5 Tricks To Make Your Meeting Minutes Count


When you work in an office, meetings can take up a lot of your time. In fact, the average worker spends around one third of their office hours in meetings – and the more you progress, the more time is devoted to discussions around planning, strategy, and reporting. 

Meetings are an essential part of business, both in terms of keeping the lines of communication open and creating a forum for new ideas and feedback. Still, there’s a good chance your catch-ups could be more efficient and effective.

Check out these five tricks to saving time and making your meeting minutes count:

Set an agenda (and stick to it)

One of the main areas where meetings fall down is they don’t have clear objectives. Forbes suggests putting twice as much time into pre-planning meetings than you normally would.

While this may seem counter-intuitive, we’re not talking about pre-planning your daily team meeting – it’s more about having clear goals and action points for longer get-togethers, so nothing gets overlooked or overcooked.

Embrace the quick fix

Do away with the hour-long meeting wherever possible, opting instead for 15-minute intervals. If you allocate an hour for a meeting, you’re inclined to stretch your discussion to fill out the time, even if it’s not necessary.

Whittle your 60-minute chats down to 45 or maybe even 30 minutes. Starting your session at 2.15pm instead of 2pm also eliminates the risk of people running late from back-to-back meetings, meaning you can get straight down to business. Succinct brings success!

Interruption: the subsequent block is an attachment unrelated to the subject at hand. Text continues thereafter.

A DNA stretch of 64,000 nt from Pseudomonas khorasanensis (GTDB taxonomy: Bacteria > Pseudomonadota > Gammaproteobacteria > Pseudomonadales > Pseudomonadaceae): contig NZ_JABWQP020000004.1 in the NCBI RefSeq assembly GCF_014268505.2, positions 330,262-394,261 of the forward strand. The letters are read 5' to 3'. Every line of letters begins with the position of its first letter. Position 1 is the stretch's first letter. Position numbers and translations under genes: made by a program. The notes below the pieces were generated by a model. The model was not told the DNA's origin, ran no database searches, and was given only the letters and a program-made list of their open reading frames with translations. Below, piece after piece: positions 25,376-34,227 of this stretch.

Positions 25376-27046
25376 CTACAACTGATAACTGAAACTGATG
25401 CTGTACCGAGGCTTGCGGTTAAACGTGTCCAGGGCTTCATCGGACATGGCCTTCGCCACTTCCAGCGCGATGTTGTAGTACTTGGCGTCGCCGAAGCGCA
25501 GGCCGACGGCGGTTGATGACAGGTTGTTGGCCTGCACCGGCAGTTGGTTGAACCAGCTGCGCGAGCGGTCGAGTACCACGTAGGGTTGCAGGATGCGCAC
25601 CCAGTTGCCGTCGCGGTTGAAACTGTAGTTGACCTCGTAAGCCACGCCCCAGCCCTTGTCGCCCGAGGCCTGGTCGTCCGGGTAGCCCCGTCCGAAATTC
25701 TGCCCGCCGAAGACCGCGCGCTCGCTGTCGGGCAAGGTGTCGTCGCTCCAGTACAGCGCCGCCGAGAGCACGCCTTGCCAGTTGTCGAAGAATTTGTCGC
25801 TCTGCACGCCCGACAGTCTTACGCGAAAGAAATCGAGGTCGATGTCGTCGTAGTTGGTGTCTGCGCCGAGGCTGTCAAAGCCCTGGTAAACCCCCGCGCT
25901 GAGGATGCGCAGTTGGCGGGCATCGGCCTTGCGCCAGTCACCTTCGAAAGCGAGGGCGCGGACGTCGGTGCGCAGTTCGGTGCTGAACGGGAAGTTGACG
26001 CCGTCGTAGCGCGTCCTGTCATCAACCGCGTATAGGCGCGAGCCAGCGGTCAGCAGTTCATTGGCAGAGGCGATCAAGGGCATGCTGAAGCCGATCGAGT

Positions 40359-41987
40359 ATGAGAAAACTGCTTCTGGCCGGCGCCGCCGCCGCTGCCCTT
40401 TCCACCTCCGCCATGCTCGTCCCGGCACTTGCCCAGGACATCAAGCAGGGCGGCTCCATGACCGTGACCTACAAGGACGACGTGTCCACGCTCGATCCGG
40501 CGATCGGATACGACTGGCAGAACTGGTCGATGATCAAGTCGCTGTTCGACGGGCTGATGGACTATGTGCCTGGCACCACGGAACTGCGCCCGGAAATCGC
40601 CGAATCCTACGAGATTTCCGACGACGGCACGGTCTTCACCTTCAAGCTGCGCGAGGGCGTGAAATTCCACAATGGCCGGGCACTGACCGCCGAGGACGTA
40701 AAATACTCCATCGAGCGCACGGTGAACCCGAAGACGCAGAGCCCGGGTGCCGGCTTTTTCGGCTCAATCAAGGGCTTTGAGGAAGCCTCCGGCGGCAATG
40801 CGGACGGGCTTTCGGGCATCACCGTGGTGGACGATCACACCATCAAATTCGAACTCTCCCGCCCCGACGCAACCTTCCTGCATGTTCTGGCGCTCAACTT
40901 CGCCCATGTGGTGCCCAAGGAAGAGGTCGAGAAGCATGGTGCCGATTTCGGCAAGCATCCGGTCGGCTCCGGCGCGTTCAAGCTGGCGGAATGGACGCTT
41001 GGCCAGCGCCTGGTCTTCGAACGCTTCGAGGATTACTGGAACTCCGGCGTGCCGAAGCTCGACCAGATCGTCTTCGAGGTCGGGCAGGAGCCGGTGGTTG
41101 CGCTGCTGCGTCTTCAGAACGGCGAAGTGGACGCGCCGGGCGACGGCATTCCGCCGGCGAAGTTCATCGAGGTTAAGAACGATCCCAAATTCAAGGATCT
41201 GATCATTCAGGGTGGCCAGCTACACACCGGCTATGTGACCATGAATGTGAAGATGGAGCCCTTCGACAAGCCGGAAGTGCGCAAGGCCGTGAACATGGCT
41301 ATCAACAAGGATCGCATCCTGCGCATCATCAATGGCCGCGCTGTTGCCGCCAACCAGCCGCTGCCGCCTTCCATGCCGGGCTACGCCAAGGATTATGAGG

Make like a multi-tasker

When you think ‘staff meeting’, you probably imagine closed doors and conference tables (unless you’re lucky enough to work at a new-age company that writes its own rules).

If you’re the one in charge of setting meetings, don’t be afraid to think outside the box. We’ve seen teams take their meetings to the treadmills or unfurl the picnic blanket at lunch.

Taking the odd meeting out of the usual office space brings the freedom to let your guard down a little, which can mean honest conversations and new ideas flow freely.

Nominate a meeting marshal

Throwing back to the idea of setting a meeting agenda, having a good plan of attack is essential to effective meetings, but that alone won’t help you save time.

When time is of the essence but you have plenty of points to go through, nominate someone to keep the meeting to schedule. This can be especially beneficial in a larger group with many competing voices vying to be heard.

This designated meeting marshal has the authority to stop a conversation when it’s getting off-track, hand the discussion over to another team member, or move on to the next topic on the agenda.

Technology is there – use it!

Even in a global society, it’s still difficult to conduct business solely via email. There’s really no replacement for a solid face-to-face conversation, but the video meeting tools available today come pretty close! 

When you’re conducting business across multiple office or timezones, dedicating regular time to catch up using a tool like Skype or Zoom will save you hours of back-and-forth emailing during the week.

Ashton Rigg